Of the monarchies it shouldn’t surprise you so much that still exist in 2020, reigning over perfectly democratic societies, but continue inheriting from parents to children, century after century. Against what the carcundia has always sold, the family is not that robust and nuclear bastion of society. Even happy families, if any, can guarantee that their inheritance is transmitted without being torn apart or that their members remain united and faithful to parental wishes. The usual thing is that, when the time comes, everyone wants to make their life and pass genuflections and ermine, just as the blacksmith’s children use stick knives: for the very natural disposition we all have to annoy our parents.
I like to think that Enrique and Meghan made the decision to go out on their legs after a marathon of episodes of The crown. Seeing one of those sequences in which the queen is bored in a hall the size of a stadium, all full of paintings and watches that give their ticking much slower than Republican and commoners watches, Enrique turns to Meghan and Meghan turns to Enrique, the two of them huddled with blankets watching TV, and they say to each other with their eyes: let’s go to Canada or wherever. Where there are no portraits of tudores and victories and where the clocks do not make much noise and the minutes do not last an hour.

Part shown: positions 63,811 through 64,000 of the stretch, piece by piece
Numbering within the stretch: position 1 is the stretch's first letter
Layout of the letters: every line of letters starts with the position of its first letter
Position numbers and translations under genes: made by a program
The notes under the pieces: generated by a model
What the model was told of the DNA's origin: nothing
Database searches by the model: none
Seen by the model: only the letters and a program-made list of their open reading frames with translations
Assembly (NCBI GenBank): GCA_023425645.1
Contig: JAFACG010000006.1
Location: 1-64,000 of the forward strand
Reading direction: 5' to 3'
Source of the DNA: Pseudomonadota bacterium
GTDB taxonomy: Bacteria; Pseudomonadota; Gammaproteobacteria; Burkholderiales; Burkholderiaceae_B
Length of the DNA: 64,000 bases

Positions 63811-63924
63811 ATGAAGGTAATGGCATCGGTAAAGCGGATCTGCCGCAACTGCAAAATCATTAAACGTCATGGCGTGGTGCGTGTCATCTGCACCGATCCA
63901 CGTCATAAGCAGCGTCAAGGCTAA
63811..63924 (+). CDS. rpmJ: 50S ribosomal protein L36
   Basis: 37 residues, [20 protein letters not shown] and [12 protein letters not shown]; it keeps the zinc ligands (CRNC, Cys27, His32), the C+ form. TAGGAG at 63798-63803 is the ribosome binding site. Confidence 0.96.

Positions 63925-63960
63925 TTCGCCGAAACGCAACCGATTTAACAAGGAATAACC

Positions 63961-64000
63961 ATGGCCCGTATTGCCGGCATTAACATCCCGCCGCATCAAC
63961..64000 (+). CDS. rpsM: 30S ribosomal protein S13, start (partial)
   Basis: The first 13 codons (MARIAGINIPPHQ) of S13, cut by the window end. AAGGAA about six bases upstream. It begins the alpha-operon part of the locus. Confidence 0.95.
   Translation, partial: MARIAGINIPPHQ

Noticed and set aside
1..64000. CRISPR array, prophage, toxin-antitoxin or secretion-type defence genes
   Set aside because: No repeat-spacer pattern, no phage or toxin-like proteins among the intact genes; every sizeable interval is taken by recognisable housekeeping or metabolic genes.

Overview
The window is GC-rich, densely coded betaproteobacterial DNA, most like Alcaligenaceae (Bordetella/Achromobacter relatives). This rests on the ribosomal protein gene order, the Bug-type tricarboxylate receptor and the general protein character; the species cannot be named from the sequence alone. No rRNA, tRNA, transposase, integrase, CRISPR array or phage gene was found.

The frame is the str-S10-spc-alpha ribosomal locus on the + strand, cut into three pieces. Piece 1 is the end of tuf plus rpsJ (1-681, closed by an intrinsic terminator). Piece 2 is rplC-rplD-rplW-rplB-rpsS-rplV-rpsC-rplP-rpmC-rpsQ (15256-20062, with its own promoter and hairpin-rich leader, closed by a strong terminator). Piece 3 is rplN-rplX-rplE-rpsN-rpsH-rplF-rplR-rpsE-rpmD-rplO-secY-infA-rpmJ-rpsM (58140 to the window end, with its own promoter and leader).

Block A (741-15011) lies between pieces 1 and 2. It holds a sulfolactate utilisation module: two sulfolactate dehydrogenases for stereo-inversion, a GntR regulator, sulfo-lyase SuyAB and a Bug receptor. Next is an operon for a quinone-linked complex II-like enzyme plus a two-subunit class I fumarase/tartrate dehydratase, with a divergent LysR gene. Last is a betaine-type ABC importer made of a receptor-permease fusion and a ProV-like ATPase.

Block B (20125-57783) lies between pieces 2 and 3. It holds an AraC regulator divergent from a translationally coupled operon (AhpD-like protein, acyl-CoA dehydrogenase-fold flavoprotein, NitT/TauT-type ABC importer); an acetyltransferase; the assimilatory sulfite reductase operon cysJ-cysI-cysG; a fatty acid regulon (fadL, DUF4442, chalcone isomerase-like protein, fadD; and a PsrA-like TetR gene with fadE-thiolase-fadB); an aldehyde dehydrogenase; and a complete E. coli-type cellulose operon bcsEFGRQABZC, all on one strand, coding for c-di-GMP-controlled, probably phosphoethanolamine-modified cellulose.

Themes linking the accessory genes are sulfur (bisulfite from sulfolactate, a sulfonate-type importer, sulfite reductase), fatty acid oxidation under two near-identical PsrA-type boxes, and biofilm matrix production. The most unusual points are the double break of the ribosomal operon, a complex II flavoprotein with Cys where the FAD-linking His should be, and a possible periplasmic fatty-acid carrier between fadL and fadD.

The mystery of the monarchy is not hidden in the propaganda that is needed to convince a cultured and free society that it is more useful and valuable than a republic, but in how the heirs are convinced to accept their destiny and how they achieve that royal families stay together with so few defections. Maybe Olivia Colman will tell us one day.